Your mum kept an eye on the books for the first couple of years. How was it working with her when you knew she wasn’t completely satisfied with your decision to run the business instead of studying?
My mum simply submitted the accounts at the end of the year. She’s my mum so as long as I’m happy, then she’s happy.
Can you recall any disastrous arguments?
Was she offended or relieved when you decided to start paying for professional accountants?
Not at all. She didn’t have the time to follow our numbers properly throughout the year and that meant our financial information was always out of date. We were trying to fix problems months after the problem occurred. Now we have real time financial information all the time.
We’ve heard you give speeches to local school children in deprived areas on how to run a business. How do you get them to listen?
It’s not that long since I left school so I can relate to them and them to me. I talk like them, sound like them and in many cases look like them. I always show the students photos of me at school and they’re hooked from there on.
Why is this an important activity for you?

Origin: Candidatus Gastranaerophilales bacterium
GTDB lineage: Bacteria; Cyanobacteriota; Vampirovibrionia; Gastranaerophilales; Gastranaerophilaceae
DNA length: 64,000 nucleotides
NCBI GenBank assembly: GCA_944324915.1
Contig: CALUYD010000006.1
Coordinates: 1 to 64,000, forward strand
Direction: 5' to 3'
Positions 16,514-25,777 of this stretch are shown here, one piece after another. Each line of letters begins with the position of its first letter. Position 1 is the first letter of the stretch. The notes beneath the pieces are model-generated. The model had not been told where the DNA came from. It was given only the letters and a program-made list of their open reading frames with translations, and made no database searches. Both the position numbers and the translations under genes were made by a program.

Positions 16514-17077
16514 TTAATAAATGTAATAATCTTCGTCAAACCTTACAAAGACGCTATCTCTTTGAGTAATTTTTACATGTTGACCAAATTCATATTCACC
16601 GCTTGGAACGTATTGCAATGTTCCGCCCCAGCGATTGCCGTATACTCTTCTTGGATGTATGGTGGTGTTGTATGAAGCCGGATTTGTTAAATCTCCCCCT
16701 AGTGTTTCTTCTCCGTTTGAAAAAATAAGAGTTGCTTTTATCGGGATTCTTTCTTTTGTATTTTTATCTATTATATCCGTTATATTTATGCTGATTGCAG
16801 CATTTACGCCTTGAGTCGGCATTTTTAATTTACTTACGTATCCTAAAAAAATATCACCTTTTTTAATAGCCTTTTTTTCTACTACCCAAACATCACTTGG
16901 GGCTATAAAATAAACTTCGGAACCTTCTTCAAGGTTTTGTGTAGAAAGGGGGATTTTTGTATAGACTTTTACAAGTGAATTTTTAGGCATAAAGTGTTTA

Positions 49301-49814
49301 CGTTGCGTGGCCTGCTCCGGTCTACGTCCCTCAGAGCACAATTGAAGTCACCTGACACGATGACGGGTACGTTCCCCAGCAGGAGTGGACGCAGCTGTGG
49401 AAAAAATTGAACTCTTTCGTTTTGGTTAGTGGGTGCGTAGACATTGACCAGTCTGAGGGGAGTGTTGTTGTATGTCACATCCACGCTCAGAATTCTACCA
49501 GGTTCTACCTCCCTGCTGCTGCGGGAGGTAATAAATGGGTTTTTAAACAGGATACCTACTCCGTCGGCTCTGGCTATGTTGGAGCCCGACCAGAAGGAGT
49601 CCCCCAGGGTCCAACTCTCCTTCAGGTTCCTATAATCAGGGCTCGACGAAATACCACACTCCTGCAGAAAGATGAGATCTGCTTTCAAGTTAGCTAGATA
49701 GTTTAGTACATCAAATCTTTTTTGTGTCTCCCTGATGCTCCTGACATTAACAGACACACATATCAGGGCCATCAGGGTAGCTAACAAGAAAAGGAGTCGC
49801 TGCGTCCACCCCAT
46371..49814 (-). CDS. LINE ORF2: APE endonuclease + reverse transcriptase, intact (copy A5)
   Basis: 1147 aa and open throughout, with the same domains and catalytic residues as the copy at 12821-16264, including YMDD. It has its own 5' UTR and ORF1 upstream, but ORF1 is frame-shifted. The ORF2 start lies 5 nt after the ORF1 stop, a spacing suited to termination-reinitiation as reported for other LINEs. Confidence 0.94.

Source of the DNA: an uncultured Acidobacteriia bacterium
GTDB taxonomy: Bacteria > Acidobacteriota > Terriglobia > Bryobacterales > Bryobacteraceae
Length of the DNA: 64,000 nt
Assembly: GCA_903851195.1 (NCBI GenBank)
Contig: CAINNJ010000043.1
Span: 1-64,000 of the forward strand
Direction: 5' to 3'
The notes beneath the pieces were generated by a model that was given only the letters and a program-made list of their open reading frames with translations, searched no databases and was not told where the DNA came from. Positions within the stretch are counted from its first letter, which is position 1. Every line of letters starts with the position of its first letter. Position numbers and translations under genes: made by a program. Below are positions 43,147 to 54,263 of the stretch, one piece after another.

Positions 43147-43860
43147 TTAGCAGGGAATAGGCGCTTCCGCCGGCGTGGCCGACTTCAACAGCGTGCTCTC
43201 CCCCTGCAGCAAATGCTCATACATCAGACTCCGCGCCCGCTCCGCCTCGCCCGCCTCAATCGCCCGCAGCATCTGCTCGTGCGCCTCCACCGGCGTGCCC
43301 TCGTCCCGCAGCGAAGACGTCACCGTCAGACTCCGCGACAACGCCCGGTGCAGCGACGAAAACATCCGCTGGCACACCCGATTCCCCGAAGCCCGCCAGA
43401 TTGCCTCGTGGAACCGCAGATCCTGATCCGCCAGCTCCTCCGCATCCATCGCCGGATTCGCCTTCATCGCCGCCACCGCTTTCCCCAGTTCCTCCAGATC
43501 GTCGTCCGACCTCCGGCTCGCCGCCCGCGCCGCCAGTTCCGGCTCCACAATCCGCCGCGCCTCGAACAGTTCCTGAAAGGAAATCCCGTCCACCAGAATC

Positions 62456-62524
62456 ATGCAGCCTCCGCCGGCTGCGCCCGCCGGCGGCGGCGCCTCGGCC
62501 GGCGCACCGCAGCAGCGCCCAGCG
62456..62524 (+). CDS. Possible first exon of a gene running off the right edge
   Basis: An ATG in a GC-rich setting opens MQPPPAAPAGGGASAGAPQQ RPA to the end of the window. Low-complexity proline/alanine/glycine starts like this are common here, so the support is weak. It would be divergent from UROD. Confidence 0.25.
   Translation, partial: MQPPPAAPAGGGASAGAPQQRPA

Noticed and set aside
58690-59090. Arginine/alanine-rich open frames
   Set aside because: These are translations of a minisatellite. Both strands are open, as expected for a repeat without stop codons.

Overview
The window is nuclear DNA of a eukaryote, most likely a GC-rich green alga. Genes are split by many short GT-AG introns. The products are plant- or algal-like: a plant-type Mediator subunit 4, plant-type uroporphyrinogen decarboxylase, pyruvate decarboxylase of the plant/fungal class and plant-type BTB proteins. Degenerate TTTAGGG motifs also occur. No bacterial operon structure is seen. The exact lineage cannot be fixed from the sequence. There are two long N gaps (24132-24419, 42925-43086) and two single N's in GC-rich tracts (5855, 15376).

Many of my close school friends ended up taking drugs or in prison. I was just like them except for one huge difference; I had some amazing role models around me as I was growing up. And that’s what these children need, role models. The more the better as far as I’m concerned.
What kind of upbringing did you experience?
My upbringing was relatively religious – my granddad is a pastor. I’m the first grandson on both sides of the family, my oldest cousin is seven years younger than me, and so I grew up and matured relatively quickly.
I definitely get my ambition and drive from my family. I remember my uncles telling me when I was young that they’d retire when I hit 18 – and they did. My mum’s priority was always how I performed at school – I did have a rebellious side but as long as my grades were good and I stayed out of trouble, then my mum was happy.
Any last words for our aspiring entrepreneurs?
My advice is simple – if you think you have an amazing idea, then go for it, particularly when you’re young. At the age I started out I had no mortgages or bills to worry about so if I failed, it didn’t matter. It’s also important not to fear failure – it’s a big part of the learning process and will eventually teach you what works.
Just aim to get the failures out of the way as quickly as possible and move on.